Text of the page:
The electronics team deals with the electronic design of the experiments and the main system. This includes the selection of suitable components as well as the development and simulation of all necessary circuits. The group is also responsible for the manufacturing of the circuit boards and subsequent functional tests of all electronic system components.
Software

The software team programs both the main computer and the individual experiment computers. This is done in close cooperation with the electronics and science teams, as science selects the data to be collected and electronics the sensors with which this data is to be collected. The software in the main computer takes over the communication with the rocket and the control of the experiment computers. The software on the experiment computers is responsible for controlling actuators, reading out sensors and saving the data of the respective experiment.

Timeline

Erreicht
Ausstehend
Aktuell
Zukunft
August 2020 Letter of Intent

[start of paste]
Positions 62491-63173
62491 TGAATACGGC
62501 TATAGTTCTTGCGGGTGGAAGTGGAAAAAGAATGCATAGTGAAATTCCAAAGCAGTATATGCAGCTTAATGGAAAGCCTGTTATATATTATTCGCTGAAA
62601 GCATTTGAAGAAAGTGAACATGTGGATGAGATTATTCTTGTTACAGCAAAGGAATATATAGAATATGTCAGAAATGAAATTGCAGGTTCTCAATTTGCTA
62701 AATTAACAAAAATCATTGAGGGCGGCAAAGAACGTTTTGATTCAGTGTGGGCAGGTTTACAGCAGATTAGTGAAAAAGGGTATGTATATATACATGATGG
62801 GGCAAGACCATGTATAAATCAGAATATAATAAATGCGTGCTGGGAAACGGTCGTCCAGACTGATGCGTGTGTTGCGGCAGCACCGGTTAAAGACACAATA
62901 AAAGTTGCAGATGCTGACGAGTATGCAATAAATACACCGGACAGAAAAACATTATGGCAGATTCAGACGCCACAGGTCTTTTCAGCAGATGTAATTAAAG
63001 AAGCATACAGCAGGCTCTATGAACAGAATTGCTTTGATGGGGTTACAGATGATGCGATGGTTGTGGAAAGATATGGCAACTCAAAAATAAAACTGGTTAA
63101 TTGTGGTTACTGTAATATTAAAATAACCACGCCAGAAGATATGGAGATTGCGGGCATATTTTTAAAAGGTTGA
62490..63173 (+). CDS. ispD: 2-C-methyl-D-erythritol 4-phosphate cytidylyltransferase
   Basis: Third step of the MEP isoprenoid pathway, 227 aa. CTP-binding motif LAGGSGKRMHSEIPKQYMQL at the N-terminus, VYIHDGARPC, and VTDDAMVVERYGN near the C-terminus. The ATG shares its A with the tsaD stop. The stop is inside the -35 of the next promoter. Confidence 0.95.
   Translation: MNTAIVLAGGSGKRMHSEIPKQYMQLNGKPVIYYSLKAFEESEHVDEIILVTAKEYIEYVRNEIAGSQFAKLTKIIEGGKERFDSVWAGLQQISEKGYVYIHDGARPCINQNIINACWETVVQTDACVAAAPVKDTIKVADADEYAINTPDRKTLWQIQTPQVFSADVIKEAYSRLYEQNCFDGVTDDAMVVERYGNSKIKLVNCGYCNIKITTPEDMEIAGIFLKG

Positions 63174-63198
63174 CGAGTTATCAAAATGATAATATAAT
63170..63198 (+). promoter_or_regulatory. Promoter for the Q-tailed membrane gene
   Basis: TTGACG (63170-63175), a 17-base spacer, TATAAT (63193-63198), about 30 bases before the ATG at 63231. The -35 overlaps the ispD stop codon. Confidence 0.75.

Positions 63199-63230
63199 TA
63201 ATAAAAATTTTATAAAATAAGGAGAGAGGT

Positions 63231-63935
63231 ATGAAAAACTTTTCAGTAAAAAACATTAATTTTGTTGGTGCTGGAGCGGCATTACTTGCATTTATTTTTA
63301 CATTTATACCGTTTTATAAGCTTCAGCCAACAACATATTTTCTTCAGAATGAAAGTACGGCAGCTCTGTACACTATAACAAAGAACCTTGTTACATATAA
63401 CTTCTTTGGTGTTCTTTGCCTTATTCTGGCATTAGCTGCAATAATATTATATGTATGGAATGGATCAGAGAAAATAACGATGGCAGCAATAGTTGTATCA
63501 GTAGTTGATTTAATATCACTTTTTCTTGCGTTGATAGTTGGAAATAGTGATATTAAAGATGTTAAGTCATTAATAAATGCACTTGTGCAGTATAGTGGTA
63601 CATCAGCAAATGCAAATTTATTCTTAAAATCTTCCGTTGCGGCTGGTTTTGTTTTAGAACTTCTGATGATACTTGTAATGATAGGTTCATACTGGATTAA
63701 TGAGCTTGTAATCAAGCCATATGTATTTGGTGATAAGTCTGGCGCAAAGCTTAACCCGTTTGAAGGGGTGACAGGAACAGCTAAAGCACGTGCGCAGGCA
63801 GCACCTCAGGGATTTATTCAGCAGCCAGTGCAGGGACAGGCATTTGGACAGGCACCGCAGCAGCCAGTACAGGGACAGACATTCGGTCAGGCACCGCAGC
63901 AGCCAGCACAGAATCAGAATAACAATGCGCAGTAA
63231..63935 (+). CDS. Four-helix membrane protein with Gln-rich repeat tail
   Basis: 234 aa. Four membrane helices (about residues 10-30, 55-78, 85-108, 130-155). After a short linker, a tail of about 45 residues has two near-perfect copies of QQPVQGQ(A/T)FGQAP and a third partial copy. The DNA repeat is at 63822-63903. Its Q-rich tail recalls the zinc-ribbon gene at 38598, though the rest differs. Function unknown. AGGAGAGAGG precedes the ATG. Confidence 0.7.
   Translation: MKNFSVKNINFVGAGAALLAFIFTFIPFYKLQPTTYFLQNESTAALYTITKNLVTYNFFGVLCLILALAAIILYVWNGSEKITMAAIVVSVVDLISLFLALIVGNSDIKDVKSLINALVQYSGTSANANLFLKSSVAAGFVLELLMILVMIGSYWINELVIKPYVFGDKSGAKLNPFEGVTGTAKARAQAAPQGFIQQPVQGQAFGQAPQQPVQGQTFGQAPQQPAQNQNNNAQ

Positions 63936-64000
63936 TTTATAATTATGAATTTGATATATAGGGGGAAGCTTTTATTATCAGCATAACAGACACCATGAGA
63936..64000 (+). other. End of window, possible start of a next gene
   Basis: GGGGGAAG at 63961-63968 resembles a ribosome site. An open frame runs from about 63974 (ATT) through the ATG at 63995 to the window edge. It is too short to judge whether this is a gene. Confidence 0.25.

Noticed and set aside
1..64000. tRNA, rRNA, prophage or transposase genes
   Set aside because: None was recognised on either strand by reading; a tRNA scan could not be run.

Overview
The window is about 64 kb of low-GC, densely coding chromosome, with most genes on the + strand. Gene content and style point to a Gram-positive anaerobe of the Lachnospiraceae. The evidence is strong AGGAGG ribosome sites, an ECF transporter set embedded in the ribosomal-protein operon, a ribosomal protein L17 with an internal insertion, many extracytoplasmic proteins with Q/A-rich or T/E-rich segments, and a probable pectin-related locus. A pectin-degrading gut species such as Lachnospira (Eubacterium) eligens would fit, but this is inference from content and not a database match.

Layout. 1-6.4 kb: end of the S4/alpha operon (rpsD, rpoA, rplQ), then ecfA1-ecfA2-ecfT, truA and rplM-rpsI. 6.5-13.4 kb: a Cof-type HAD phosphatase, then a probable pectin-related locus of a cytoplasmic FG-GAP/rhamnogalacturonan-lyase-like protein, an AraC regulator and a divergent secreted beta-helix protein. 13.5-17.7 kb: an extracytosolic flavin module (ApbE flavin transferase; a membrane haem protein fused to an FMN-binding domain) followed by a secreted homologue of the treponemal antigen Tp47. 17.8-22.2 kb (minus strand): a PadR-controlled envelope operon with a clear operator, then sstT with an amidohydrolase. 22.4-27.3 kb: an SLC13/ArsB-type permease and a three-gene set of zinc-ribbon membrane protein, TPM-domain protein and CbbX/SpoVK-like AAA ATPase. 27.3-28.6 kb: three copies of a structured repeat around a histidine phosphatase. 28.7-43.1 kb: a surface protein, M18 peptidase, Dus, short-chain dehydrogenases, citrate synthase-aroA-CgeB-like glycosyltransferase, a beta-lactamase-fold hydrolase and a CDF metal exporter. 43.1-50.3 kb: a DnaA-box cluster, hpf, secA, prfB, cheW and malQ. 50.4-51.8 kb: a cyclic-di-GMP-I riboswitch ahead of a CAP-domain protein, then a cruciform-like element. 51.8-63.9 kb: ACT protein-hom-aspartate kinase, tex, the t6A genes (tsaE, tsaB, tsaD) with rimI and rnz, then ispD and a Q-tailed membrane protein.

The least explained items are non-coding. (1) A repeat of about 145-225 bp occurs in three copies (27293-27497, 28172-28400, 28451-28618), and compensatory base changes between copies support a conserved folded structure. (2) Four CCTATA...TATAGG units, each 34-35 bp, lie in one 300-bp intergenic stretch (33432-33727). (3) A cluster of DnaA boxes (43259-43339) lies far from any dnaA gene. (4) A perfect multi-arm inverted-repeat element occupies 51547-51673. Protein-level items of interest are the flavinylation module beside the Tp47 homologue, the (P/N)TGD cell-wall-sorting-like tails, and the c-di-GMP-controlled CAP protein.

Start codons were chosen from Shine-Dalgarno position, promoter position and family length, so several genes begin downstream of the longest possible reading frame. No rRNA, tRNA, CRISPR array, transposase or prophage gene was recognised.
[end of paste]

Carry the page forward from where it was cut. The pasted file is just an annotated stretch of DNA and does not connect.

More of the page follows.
The submission of the Letter of Intent marks the first milestone for FerrAS. The next step in the application is our proposal. The deadline for this was postponed by one year due to Corona; This allows more time for us to further develop our experiments.

Proposal

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ca. 2024 REXUS lauch

News

REXUS/BEXUS

REXUS/BEXUS is an international student programme in cooperation between the German Aerospace Center (DLR) and the Swedish National Space Administration (SNSA). It is designed as a competition and offers students the opportunity to conduct their own ideas as technical experiments under conditions similar to those in space. These include the influence of space radiation or the behaviour under reduced gravity. The experiments can be carried out either on a nearly six-metre-long rocket (REXUS), which reaches the peak of its flight path in up to 100 kilometres, or using a so-called stratospheric balloon (BEXUS), which can reach an altitude of up to 35 kilometres in free flight. Throughout the entire project, the German student teams will be supervised by DLR Space Management in Bonn, and will thus learn about the complete process of a space project, from the idea itself to the publication of the results.